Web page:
Tesla, Inc.’s CEO Elon Musk has made his company’s mission to help the world to transition away from reliance on fossil fuels and toward the embrace of sustainable energy sources. Now a U.K. energy-storage startup called Powervault is now in competition with Tesla, Inc. to outfit homes with affordable backup battery power across the pond.
Tesla Powerwall 2
Powerwall 2 stories are becoming commonplace, in which a consumer captures energy during daylight off-peak hours with SolarCity photovoltaic solar panels stored in a Powerwall home battery unit. When energy rates are higher during evening hours, the consumer powers the home with energy stored captured earlier in the day.
Powerwall uses an internal inverter to convert DC energy to the AC energy required for a home or small business. A liquid thermal control system regulates Powerwall’s internal temperature to maximize battery performance in any climate. The most affordable home battery in terms of cost per kWh, the company argues that the Powerwall economically meets the daily energy needs of most homes. With usable capacity of 13.5 kWh, the Powerwall system has a 100% depth of discharge and 7kW peak / 5kW continuous power. Floor or wall mounted, indoor or outdoor, the Powerwall has a ten year warranty and is scalable up to nine Powerwalls. Its operating temperature ranges from -4° to 122°F / -20°C to 50°C. The system is certified to meet North American and international standards.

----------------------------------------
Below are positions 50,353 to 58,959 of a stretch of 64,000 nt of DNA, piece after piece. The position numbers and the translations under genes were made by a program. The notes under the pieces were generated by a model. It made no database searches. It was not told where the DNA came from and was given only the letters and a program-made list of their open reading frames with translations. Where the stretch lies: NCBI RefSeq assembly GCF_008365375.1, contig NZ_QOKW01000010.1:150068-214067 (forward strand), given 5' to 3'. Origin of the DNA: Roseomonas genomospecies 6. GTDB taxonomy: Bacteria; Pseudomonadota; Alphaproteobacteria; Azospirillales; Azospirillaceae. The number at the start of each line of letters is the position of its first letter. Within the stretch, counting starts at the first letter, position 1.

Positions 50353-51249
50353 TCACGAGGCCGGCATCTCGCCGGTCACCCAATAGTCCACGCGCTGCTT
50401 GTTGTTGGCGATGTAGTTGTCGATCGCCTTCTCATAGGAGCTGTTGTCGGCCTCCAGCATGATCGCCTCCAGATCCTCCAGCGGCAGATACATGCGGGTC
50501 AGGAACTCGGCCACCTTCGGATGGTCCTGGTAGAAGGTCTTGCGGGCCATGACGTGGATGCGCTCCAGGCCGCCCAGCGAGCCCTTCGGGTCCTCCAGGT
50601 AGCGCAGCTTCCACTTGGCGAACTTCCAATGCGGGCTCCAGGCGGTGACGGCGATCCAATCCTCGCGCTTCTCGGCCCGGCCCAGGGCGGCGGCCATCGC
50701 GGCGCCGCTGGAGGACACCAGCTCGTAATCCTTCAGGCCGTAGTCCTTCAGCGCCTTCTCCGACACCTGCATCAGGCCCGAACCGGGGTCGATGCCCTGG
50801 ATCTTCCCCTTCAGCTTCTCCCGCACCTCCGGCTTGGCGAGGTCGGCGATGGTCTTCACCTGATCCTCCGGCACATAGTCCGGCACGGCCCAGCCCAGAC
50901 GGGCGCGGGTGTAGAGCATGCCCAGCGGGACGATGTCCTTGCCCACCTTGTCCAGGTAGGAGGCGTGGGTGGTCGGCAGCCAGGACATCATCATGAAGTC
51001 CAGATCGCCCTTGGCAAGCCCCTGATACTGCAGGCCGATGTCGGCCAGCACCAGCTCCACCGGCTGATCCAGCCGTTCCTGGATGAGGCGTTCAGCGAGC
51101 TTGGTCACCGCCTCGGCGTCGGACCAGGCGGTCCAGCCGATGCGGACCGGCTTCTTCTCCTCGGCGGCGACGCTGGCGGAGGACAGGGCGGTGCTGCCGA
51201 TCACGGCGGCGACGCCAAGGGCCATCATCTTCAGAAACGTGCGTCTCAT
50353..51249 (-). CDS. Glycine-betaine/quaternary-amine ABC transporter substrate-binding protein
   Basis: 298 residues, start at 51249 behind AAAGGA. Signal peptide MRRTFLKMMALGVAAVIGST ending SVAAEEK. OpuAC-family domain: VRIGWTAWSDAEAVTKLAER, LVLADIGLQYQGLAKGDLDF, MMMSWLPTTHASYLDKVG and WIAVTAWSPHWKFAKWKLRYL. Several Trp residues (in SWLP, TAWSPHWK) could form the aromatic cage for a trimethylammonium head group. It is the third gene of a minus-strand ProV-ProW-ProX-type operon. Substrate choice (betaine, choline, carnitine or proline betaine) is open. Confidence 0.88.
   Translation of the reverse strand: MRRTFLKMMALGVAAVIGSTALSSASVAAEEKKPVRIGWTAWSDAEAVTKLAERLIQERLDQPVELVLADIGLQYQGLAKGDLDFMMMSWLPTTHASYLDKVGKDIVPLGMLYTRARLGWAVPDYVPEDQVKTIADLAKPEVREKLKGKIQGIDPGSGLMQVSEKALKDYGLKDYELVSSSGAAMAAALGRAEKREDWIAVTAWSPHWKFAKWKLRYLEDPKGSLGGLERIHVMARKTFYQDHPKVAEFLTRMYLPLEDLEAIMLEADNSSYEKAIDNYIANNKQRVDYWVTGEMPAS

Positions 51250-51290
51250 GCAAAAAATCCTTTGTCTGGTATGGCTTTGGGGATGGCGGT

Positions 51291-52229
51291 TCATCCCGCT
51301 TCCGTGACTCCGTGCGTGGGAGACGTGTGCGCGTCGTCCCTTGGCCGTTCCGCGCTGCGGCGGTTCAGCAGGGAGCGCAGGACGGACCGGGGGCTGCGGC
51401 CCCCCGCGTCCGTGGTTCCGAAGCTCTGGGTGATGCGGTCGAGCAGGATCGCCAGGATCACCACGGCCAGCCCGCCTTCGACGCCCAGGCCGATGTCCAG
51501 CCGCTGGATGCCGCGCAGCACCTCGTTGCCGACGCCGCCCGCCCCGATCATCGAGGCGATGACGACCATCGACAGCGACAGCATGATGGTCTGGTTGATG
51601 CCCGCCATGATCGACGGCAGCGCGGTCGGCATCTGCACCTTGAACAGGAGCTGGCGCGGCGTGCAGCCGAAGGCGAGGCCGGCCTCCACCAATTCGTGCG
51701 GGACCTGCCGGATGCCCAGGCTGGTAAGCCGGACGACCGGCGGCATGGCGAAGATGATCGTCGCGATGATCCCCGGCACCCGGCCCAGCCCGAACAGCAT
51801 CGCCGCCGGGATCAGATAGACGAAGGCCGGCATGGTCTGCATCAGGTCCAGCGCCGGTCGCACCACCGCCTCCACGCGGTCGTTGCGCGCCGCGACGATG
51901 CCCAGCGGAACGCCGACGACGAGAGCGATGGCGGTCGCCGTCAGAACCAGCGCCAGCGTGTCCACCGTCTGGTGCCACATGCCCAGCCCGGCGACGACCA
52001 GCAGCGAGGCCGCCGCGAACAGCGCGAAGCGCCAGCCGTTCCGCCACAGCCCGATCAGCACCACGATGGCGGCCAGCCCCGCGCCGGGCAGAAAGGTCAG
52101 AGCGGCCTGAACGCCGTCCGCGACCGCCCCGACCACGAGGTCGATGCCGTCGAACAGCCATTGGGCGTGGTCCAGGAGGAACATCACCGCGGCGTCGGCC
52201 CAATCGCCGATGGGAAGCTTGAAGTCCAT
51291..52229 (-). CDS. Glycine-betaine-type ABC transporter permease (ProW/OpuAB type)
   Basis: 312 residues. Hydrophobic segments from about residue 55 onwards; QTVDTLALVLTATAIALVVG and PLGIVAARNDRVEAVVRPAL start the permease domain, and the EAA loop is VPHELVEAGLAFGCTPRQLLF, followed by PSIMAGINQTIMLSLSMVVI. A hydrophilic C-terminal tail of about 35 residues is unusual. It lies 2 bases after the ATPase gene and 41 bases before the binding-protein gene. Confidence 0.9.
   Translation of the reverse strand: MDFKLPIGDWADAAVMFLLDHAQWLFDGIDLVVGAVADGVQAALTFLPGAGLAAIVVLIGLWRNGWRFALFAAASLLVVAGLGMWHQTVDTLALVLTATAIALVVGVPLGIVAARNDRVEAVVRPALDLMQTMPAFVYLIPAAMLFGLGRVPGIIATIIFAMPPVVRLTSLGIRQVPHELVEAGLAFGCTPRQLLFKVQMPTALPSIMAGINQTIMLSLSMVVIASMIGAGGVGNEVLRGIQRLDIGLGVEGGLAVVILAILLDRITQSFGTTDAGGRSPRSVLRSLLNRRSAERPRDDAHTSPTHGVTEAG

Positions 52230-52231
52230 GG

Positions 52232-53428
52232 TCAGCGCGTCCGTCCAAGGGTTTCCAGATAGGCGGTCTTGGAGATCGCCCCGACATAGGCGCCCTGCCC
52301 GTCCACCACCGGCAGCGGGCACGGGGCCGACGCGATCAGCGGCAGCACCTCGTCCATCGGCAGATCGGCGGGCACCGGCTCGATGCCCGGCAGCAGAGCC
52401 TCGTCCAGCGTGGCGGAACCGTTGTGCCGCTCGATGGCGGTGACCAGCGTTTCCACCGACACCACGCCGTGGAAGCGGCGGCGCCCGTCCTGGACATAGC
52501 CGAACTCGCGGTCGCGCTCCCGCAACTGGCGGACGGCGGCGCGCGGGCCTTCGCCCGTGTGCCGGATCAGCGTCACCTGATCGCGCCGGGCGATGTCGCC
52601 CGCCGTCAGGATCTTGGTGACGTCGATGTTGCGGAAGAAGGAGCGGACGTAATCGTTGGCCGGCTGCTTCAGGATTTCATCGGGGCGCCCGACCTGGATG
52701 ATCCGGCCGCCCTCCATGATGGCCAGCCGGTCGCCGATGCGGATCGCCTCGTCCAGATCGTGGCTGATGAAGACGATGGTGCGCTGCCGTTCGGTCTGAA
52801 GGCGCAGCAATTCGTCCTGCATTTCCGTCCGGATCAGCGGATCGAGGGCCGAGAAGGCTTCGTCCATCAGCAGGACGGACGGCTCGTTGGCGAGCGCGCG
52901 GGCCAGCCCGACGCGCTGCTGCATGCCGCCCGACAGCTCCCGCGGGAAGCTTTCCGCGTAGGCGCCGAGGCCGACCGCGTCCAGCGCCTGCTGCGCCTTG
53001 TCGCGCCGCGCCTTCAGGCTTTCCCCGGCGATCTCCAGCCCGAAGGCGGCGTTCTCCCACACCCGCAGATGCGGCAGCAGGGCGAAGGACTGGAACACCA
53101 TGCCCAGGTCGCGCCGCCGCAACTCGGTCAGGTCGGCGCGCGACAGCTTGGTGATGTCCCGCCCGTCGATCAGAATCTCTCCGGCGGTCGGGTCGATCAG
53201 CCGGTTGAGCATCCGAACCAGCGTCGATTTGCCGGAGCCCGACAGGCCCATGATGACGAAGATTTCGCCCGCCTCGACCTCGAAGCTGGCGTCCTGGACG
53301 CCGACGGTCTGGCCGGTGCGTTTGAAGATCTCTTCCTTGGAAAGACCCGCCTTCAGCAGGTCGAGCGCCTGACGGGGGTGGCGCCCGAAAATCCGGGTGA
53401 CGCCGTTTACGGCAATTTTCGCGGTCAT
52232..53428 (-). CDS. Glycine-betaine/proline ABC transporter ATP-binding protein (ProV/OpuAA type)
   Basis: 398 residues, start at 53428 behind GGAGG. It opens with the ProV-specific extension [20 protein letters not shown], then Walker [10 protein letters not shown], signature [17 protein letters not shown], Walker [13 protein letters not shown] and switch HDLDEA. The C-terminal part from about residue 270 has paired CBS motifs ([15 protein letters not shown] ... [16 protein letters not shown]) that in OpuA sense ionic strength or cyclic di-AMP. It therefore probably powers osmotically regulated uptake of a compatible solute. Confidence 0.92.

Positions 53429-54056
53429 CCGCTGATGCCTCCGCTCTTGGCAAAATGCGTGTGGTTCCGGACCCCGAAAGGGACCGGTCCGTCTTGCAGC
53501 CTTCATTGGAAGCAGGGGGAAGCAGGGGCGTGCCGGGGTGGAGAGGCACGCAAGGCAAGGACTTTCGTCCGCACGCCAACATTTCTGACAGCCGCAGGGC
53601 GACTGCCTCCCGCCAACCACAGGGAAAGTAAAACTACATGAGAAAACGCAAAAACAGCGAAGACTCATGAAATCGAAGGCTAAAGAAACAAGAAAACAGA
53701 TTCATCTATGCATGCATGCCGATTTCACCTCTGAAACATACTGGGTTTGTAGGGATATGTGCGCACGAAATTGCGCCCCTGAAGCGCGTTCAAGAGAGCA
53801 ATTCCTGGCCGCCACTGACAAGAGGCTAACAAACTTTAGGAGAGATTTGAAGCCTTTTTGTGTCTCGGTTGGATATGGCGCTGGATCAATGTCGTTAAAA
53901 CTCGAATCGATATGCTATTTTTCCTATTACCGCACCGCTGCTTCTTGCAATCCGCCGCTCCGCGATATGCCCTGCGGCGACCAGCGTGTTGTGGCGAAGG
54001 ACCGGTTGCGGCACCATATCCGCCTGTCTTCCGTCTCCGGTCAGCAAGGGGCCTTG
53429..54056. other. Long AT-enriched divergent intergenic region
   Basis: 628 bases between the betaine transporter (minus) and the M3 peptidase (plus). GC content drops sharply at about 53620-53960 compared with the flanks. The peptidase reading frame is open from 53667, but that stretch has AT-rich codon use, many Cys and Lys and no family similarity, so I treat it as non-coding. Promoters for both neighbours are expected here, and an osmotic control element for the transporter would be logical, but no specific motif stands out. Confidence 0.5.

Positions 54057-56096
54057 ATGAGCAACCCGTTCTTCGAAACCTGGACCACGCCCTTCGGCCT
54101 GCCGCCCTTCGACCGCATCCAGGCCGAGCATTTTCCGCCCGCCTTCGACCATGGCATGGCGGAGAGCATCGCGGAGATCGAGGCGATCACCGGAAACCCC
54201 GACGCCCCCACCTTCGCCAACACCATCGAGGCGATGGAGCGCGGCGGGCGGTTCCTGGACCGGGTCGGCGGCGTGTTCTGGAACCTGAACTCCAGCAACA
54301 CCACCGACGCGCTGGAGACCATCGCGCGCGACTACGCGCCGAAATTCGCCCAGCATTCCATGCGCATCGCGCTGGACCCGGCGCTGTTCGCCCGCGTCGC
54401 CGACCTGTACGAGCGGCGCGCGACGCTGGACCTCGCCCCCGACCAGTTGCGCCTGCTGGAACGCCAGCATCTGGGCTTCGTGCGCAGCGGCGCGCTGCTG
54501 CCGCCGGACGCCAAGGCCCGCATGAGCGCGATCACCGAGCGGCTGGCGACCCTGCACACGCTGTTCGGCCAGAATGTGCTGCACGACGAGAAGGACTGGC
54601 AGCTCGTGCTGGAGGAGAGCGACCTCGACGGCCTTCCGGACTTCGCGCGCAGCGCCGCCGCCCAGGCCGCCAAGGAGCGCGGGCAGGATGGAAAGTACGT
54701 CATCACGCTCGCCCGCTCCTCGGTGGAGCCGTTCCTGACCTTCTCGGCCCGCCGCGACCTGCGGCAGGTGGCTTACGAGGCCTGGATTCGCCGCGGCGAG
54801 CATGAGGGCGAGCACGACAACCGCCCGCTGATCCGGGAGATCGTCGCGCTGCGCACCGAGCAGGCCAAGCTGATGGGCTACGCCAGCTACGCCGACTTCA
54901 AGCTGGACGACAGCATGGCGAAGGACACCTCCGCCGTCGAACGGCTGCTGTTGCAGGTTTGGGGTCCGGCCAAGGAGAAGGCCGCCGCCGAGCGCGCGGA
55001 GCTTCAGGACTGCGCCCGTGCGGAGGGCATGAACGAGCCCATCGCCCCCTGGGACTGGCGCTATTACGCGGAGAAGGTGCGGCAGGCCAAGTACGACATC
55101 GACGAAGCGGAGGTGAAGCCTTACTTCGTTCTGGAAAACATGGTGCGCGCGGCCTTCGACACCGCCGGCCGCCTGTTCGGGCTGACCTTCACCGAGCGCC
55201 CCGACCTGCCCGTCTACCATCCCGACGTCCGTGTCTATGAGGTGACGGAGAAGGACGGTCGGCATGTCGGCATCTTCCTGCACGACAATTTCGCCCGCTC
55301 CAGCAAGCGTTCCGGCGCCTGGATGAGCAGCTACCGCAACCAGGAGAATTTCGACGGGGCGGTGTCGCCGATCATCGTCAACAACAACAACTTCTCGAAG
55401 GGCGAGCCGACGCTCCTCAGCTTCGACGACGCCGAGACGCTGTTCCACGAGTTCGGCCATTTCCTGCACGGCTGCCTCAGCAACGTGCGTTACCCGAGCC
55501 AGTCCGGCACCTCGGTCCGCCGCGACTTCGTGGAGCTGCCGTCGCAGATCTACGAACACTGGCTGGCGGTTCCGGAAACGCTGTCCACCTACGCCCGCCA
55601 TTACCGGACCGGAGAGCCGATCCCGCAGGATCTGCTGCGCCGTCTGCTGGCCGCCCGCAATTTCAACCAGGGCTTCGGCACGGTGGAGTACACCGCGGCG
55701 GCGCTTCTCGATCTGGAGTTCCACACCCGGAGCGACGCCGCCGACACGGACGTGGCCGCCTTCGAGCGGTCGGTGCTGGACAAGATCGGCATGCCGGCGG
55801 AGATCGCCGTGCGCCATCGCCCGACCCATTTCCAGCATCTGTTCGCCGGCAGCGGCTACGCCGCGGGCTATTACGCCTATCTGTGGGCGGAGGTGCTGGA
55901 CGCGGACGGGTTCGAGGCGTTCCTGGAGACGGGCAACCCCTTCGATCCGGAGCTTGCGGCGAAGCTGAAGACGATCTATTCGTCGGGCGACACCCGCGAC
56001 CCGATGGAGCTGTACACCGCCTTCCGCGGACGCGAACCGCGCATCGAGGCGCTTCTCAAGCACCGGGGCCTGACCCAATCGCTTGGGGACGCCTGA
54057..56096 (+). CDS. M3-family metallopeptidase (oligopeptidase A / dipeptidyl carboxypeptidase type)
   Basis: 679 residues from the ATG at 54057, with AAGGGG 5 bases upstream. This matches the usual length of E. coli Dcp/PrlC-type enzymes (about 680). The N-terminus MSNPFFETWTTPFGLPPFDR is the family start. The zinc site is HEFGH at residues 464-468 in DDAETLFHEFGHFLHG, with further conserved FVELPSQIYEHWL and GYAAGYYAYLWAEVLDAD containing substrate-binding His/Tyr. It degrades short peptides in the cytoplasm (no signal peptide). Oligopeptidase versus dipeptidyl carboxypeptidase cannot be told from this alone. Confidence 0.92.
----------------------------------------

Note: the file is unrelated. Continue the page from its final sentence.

One 14 kWh Powerwall battery costs $5,500, with installation and supporting hardware adding $1,500, or a total estimate $7,000. U.S. installations are beginning in February, 2017, according to company data.
There’s no doubt Elon Musk sees solar as the future for electricity generation, just as he views electric cars as the future of transportation. “The primary means of energy generation is going to solar,” he said in 2015 prior to the merger with SolarCity, in which the issue of utility-based versus independent energy generation still seemed futuristic. “It will at least be a plurality, and probably be a slight majority in the long term.”